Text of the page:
The legal effect, at common law, of a bond, as differing from an obligation of like purpose not under seal is, that the seal is held to import that a consideration existed for giving the bond. But by the statute of California, bonds are placed upon the same footing with other non-negotiable instruments for the payment of money or goods, so that if suit be brought on a bond which was given without consideration, or where the consideration has failed in whole or in part, the defendant may plead and prove in defence such want or failure of consideration.1

The statute referred to, embraces within its provisions, bonds, due-bills, and other instruments of writing not negotiable, made by any person, or body politic or corporate, for the payment of money, or articles of personal property, or the payment of money in personal property, or acknowledging any such indebtedness.

1 Wood's Dig. art. 192 and 201; Comstock v. Dcnnio. Jan. Term, 1859.

It also provides that any such instrument may be assigned by endorsement, in the same manner as bills of exchange,' and the assignee may recover the same of the maker by suit in his own name; except that the defendant can set up in answer, any defence to the instrument that arose before he had notice of such assignment.'

It also provides that the assignee, if he fails to recover of the maker of such bond or other instrument, may recover of the assignor; provided he has used due diligence, by suing the maker within sixty days after the maturity of the obligation; or, the maker absconds within twenty days; or, a suit, if instituted, would have been unavailing.'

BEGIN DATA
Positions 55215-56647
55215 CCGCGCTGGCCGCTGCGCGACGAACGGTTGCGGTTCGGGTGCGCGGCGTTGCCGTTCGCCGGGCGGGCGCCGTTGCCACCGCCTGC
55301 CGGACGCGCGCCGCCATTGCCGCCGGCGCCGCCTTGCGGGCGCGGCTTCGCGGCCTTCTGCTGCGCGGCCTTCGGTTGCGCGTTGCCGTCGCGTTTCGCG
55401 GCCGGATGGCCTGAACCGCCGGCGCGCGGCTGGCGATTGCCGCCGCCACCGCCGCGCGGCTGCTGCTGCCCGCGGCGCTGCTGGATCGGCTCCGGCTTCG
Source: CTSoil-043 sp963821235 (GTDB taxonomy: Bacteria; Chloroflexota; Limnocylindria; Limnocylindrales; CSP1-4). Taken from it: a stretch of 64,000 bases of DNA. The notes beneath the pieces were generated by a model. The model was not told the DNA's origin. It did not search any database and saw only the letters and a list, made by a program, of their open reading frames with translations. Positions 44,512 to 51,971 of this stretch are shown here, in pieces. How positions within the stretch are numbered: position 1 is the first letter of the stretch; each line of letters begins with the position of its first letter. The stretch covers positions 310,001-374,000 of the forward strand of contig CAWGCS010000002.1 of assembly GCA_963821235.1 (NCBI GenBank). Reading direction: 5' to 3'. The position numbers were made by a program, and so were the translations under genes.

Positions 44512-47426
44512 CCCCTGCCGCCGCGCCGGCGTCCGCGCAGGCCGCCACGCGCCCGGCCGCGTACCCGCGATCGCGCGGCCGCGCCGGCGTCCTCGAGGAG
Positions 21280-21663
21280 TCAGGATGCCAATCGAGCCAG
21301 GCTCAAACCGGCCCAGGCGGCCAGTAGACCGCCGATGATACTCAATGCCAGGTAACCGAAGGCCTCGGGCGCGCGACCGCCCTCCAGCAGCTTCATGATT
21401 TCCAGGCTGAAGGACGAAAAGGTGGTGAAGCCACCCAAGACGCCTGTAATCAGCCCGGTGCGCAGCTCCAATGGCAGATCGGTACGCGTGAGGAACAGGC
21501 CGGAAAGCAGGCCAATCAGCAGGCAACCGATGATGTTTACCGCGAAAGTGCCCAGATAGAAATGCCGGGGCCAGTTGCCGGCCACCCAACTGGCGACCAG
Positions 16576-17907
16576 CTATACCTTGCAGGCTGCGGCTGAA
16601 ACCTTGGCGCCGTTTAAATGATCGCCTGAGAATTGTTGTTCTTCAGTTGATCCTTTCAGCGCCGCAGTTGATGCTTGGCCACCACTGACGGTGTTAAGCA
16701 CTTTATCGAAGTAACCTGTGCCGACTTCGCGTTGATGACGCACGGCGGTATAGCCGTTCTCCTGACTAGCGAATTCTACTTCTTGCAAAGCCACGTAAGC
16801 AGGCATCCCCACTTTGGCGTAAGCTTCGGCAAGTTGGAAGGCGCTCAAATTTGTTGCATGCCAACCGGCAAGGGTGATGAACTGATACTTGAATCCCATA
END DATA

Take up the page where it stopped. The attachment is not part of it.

It also provides that fraud or circumvention used in obtaining or making the instrument, shall vitiate the same.

A bond, and all written instruments, may be sued on at any time within four years after they become due, but not afterward. But when the party liable dies within that time, claim must be presented to his representatives, within ten months after it becomes due, or the debt will be lost. See chapter on Executors And On Administrators, and see index, Limitation Of Actions.

A bond required by law, or the provisions of any statute, will be deemed sufficient if it conform substantially to the form prescribed by the statute, and do not vary in any matter, to the prejudice of. the rights of the party to whom, or for whose benefit, such bond shall be given.4 So in California it has been held that where the word plaintiff was by mistake used for defendant, in reciting the condition, the bond was held good;' and that sureties to a bail bond cannot avail themselves in defence to an action thereon of an insufficiency of the justification of the undertaking."

A bottomry bond is an obligation founded on the joint security of a ship and its owners, and given for money borrowed, which is to be repaid on the successful termination of a voyage. At home, the bond is executed by the owners, or the master as their agent. In a foreign country, the master has full authority to

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bind the owners, and pledge the ship and cargo by a bottomry bond, in cases of necessity. Any amount of interest may be exacted, so long as the sea-risk continues, irrespective of the usury laws; but when that terminates, the obligation will only draw legal interest. Respondentia is a contract similar to lottomry, except that the loan is made upon the chance of the safe arrival of the cargo. Like bottomry, it is used in cases of emergency.